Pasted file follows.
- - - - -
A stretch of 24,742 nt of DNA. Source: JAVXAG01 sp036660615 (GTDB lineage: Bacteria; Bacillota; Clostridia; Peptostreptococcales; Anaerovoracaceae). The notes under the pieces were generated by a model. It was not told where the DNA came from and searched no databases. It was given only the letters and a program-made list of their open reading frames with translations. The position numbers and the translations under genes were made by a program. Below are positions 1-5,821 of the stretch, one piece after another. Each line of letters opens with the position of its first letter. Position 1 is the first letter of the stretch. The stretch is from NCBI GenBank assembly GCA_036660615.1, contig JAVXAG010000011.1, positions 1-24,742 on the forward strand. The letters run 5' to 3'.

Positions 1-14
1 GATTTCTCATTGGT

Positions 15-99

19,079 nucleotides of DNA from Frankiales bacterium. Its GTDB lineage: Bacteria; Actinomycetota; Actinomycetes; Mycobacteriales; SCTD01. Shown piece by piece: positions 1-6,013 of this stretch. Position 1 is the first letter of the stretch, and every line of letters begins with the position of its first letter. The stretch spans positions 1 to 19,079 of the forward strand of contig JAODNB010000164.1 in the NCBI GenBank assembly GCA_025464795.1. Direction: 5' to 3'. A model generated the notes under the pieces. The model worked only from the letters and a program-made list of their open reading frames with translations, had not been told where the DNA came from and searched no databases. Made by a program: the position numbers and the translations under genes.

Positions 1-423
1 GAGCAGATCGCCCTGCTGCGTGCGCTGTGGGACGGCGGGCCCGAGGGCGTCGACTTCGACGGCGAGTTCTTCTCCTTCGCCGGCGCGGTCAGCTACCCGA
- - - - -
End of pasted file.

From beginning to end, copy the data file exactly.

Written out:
A stretch of 24,742 nt of DNA. Source: JAVXAG01 sp036660615 (GTDB lineage: Bacteria; Bacillota; Clostridia; Peptostreptococcales; Anaerovoracaceae). The notes under the pieces were generated by a model. It was not told where the DNA came from and searched no databases. It was given only the letters and a program-made list of their open reading frames with translations. The position numbers and the translations under genes were made by a program. Below are positions 1-5,821 of the stretch, one piece after another. Each line of letters opens with the position of its first letter. Position 1 is the first letter of the stretch. The stretch is from NCBI GenBank assembly GCA_036660615.1, contig JAVXAG010000011.1, positions 1-24,742 on the forward strand. The letters run 5' to 3'.

Positions 1-14
1 GATTTCTCATTGGT

Positions 15-99

19,079 nucleotides of DNA from Frankiales bacterium. Its GTDB lineage: Bacteria; Actinomycetota; Actinomycetes; Mycobacteriales; SCTD01. Shown piece by piece: positions 1-6,013 of this stretch. Position 1 is the first letter of the stretch, and every line of letters begins with the position of its first letter. The stretch spans positions 1 to 19,079 of the forward strand of contig JAODNB010000164.1 in the NCBI GenBank assembly GCA_025464795.1. Direction: 5' to 3'. A model generated the notes under the pieces. The model worked only from the letters and a program-made list of their open reading frames with translations, had not been told where the DNA came from and searched no databases. Made by a program: the position numbers and the translations under genes.

Positions 1-423
1 GAGCAGATCGCCCTGCTGCGTGCGCTGTGGGACGGCGGGCCCGAGGGCGTCGACTTCGACGGCGAGTTCTTCTCCTTCGCCGGCGCGGTCAGCTACCCGA